The Three Phases of GCSE Revision

March 5, 2018

I work with a lot of GCSE students trying desperately hard to revise, but often not going about it in the most effective way. They learn lots of content in lessons and by reading revision guides and textbooks, but this doesn’t automatically mean that they will do well in their exams. Steve Oakes and Martin Griffin in their book ‘The GCSE Mindset: 40 Activities for transforming Student Commitment, Motivation and Productivity’ make a very valid point that there are three stages to effective revision:


  1. Content – this involves reading notes, memorising information, watching videos, making mind maps and flashcards
  2. Skills – this involves doing past papers and model answer questions
  3. Feedback – this involves looking at mark schemes, examiners reports, group work to discuss model answers and teacher discussion


What I have found is that most students tend to focus the majority of their time and attention on content and don’t give enough time and attention to the other two areas. By doing this they are limiting the effectiveness of their revision.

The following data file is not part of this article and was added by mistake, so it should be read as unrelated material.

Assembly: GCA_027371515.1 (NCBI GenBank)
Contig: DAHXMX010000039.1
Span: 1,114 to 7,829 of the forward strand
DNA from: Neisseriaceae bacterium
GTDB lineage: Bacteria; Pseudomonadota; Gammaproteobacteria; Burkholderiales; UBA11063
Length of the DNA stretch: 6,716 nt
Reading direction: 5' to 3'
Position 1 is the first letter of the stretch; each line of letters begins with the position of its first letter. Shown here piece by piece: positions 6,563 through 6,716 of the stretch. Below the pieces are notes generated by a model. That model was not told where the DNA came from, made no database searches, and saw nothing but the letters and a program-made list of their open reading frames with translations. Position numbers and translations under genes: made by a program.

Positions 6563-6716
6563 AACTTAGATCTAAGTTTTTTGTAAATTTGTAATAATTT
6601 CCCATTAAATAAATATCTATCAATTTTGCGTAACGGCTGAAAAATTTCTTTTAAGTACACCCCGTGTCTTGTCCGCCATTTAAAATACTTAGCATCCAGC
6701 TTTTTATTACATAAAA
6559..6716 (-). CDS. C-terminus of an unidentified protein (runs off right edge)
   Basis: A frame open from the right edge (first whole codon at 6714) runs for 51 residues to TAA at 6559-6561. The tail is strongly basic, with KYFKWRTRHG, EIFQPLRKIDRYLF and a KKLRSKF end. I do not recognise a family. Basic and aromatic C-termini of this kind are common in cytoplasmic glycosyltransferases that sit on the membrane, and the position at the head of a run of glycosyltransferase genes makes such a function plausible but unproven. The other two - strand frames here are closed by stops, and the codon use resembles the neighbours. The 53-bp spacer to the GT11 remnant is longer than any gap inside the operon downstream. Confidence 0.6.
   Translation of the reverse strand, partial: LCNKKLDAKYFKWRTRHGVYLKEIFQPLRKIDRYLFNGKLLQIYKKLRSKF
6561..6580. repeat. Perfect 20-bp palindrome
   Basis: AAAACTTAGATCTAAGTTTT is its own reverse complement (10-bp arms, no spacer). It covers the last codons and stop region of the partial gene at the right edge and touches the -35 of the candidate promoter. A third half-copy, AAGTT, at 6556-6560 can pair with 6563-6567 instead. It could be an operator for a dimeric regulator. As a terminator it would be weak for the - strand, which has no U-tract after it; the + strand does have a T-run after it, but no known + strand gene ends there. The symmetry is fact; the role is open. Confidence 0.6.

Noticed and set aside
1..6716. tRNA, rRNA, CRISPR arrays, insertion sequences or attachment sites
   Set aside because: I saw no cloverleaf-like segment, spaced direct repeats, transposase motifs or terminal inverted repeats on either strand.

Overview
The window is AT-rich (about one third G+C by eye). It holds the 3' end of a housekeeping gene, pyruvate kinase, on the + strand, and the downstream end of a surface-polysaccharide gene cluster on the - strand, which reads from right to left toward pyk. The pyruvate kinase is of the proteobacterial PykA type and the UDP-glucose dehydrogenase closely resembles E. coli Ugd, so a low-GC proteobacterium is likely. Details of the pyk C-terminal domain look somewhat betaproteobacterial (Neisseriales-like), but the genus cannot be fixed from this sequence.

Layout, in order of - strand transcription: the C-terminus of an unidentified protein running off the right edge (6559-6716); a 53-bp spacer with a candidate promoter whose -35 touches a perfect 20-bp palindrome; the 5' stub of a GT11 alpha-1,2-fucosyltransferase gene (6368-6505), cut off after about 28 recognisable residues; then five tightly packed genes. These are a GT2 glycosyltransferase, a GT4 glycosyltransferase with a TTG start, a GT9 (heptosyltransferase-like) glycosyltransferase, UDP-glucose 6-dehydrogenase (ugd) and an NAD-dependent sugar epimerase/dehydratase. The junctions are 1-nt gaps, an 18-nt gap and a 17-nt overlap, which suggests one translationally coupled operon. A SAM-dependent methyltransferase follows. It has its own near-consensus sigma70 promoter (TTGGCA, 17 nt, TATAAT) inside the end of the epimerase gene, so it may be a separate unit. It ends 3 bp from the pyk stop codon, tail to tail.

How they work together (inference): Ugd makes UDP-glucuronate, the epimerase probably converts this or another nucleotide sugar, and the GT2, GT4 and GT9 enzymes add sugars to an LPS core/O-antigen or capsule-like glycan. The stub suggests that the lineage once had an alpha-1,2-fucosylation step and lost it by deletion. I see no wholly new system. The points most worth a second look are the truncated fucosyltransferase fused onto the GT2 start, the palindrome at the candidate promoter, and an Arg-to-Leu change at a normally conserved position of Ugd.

We can look at it like a formula:


Knowledge = Information + Experience


Information doesn’t pass exams – knowledge does. By practicing the exam questions and asking for feedback students can gain a far greater knowledge of the subject area than by just focussing on reading content alone.


Tips like this can dramatically impact on the effectiveness of time spent by students on revision. If you have a child in year 10 or 11 studying for their GCSEs then my HeadsUp! GCSE Revision Strategy workshops could be just what they need to help them to focus on how to spend their time to get the best grades. Workshops run in Berkhamsted and St Albans and I also offer 1-2-1 sessions in person or via Skype. See here for full details


You may also be interested to know that I offer a FREE 15 minute phone consultation if you have any questions concerning your child and their revision. This can be booked here


Tags: , , , , , ,

Categorised in: ,

This post was written by Beth Parmar